All We Had
Just look around in any American town or city, and you can see people living on the edge of economic stability. Undoubtedly there is too much of it—but there’s also too much of it being depicted in a phony, unsubtle manner by moviemakers.
The directorial debut of actress Katie Holmes, starring herself as Rita, a drunk single mother living out of her car, is the latest well-intentioned yet lousy-with-clichés treatment in the hard-luck-woman subgenre. Holmes and Stefania Owen, as her tween daughter Ruthie, share a staggeringly physical similarity and acting energy (Owen could easily be edited into a 1998 scene of Dawson’s Creek and you wouldn’t notice the difference), but their domestic tumult scenes together feel like acting class exercises.
Holmes matches better with a supporting cast that includes Richard Kind (as a diner owner who hires Rita), Mr. Robot’s Eve Lindley (as a fellow waitress) and the always-underrated Luke Wilson (as a recovering addict turned all-around good guy). Based on Annie Weatherwax’s 2014 novel, the movie is overloaded with capital-D drama, from Mark Consuelos ludicrous role as a Rita’s bad boyfriend to the typical drug and discipline platitudes that face Ruth in high school.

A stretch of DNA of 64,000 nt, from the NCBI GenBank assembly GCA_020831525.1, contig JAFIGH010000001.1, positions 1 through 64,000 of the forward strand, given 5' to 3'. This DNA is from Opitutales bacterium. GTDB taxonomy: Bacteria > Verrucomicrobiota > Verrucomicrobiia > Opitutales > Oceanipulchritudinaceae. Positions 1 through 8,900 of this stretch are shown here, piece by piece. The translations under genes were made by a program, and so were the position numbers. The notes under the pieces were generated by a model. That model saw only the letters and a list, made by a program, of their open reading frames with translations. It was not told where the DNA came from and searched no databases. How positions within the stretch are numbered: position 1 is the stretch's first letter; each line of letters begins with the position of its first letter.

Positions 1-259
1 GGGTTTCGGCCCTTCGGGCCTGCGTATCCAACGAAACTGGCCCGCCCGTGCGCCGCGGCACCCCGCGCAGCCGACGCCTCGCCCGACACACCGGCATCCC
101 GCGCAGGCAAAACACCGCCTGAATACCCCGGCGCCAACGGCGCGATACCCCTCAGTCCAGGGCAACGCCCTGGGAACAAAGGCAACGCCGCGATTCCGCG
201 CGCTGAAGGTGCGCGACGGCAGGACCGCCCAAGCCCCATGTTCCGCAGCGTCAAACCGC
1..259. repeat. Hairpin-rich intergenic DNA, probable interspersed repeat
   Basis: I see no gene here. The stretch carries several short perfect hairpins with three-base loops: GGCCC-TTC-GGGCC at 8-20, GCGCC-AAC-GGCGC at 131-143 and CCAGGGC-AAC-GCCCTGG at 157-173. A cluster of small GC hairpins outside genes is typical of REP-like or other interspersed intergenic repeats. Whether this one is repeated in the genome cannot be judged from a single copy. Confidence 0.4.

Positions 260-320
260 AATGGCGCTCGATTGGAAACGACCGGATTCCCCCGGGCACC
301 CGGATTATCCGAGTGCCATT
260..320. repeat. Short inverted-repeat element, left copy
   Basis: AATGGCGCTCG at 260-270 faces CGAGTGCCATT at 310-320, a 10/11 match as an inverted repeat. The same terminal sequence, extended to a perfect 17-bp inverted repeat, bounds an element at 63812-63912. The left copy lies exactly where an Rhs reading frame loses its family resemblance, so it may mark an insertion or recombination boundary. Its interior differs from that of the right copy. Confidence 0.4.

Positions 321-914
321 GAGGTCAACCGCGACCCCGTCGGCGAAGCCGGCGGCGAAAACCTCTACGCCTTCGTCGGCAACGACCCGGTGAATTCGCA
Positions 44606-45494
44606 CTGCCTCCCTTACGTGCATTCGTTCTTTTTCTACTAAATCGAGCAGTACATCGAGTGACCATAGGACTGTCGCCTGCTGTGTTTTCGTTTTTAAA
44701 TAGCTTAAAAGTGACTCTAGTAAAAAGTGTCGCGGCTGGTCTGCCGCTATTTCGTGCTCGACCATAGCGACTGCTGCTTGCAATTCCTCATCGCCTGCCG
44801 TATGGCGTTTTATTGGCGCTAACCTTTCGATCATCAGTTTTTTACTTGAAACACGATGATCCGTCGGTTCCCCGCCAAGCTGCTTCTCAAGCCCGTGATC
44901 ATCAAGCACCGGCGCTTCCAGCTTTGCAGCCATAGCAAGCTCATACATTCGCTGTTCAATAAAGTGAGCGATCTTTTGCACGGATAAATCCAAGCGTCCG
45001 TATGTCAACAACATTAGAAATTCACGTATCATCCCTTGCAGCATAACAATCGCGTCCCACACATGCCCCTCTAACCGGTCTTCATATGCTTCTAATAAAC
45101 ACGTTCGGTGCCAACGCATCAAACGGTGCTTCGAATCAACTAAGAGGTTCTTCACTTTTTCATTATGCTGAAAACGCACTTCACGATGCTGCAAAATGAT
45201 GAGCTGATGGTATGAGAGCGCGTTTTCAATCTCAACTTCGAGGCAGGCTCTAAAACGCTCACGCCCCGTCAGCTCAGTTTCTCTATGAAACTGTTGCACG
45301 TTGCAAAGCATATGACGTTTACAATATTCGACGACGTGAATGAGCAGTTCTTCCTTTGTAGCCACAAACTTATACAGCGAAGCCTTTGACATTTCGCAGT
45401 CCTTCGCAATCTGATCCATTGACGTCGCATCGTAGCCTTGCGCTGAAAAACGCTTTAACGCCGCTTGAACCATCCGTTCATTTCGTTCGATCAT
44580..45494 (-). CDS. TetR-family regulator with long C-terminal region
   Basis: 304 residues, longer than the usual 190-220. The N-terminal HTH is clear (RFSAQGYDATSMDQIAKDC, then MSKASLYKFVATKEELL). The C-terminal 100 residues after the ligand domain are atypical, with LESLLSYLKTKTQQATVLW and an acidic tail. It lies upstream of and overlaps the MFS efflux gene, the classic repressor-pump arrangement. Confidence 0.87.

There is a film out right now that deals with a young person growing up through hard times. It’s called Moonlight. And another one that deals with an unstable parent figure struggling to enter normal society. It’s called Manchester by the Sea. Neither of those films include, as All We Had does, a cloying, condescending scene of its characters excitedly shopping in Walmart, staring with stars in their eyes and dreams of credit card approval at a big-screen TV. C
All We Had